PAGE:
Opinion

Local Journalists Grapple with New Era of ‘All Politics is National’

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Like it or not, the idea that “all politics is local'' is no longer reality. Instead, local government has been poisoned by the toxic political environment once confined at the state and federal levels.

Local reporters used to be shielded from the national political discourse, in part because municipal elections typically don’t include Rs or Ds next to candidate names—and even when they do, as the saying goes: "There is no Democratic or Republican way to fix a pothole." 

National politics and local politics rarely mixed as a result. But it’s almost impossible now to separate local and national politics, presenting unique challenges for community news websites that rarely if ever include “Biden,” “Trump” or “Obama” in a headline. Social topics and other controversial issues normally discussed at the federal level now seep their way onto local city, county, and school district agendas.

For example, one New Jersey community just voted to not fly the gay pride flag in June, which doubles as Pride Month, after some members of the community pushed the idea. Every school district is also grappling with reopening plans amid the COVID-19 pandemic, creating a tense situation for every district superintendent and education beat writer alike.

Even issues too risqué for the federal government have become hot-button topics locally, especially recreational marijuana. Many states that approved legal pot have permitted communities to restrict dispensaries, creating yet another divisive showdown at the local level.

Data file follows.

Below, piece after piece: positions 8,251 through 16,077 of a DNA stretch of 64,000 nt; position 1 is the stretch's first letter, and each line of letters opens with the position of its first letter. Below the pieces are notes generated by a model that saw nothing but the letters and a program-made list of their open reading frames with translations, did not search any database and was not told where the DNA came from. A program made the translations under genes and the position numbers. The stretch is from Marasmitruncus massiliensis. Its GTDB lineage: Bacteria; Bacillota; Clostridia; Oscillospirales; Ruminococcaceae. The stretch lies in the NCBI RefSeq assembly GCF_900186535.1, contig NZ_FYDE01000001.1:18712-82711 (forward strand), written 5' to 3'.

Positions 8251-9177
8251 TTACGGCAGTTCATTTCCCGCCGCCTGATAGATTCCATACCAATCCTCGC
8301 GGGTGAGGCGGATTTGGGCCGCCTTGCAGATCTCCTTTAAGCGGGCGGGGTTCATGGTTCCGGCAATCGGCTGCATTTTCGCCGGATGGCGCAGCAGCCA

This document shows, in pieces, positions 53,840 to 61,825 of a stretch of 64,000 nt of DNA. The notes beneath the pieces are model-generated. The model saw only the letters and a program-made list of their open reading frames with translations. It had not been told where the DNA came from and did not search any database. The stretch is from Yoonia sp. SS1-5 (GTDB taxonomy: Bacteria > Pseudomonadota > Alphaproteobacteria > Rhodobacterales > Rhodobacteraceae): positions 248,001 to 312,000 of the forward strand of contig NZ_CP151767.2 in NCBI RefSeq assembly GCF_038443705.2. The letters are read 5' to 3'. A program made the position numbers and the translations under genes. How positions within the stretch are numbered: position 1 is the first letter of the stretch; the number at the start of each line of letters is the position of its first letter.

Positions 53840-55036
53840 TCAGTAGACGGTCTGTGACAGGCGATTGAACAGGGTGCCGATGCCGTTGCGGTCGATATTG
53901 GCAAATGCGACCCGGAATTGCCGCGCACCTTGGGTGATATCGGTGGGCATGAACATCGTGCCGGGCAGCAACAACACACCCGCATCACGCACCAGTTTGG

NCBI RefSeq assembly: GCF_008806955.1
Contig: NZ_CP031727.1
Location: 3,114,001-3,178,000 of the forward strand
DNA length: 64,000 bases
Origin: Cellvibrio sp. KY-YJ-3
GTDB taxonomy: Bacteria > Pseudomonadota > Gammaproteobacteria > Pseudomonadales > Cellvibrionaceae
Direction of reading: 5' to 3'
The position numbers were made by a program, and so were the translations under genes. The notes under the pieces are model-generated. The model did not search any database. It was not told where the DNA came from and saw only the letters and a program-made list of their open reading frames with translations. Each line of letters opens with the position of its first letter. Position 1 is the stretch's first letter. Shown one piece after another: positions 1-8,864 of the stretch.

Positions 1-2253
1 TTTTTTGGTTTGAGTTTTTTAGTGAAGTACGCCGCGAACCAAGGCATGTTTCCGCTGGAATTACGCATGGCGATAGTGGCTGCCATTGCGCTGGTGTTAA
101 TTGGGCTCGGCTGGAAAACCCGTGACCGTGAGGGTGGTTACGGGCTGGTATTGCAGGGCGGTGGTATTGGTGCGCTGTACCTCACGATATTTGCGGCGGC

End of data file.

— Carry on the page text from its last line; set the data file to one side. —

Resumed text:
This makes it harder than ever for news operations to stay credible with roughly half of their readership, depending on the political makeup of their community. Most local news outlets still make a genuine effort to be “objective” and “fair” when covering these sensitive topics and outspoken local officials. If they fail to do so, they lose their credibility at the local level. But truth is now in the eye of the beholder, causing the definition of objectivity and fairness to vary widely.

So how can our industry avoid alienating this fractured audience? Simply put: Stay out of the political fray. There is no winning when it comes to politics right now, which is probably why more local news sites are cutting columns about national politics.

There is also no avoiding controversial topics such as immigration, police use of force and gun control when they enter the local political discussion. But we can cover these topics the same way we cover a zoning appeal or budget approval. Include all essential perspectives, let your readers know what the decision means to them and share how to participate in the political process before any final decision is made. Report the outcomes as accurately and concisely as possible, and then spend more time and energy on agenda items of greater consequence locally.

Don’t provide inordinate resources to covering these issues just because they drive engagement from a few vocal readers. Most of your readers want to know about quality-of-life issues at the community level. In fact, the vast majority are probably sick of the divisive nature of national politics and stopped following it after the 2020 election—so don’t risk being tuned out, too.

Michael Shapiro is founder and CEO of http://TAPinto.net, a network of 80+ franchised online local news sites in New Jersey, New York, Florida, and Texas.  

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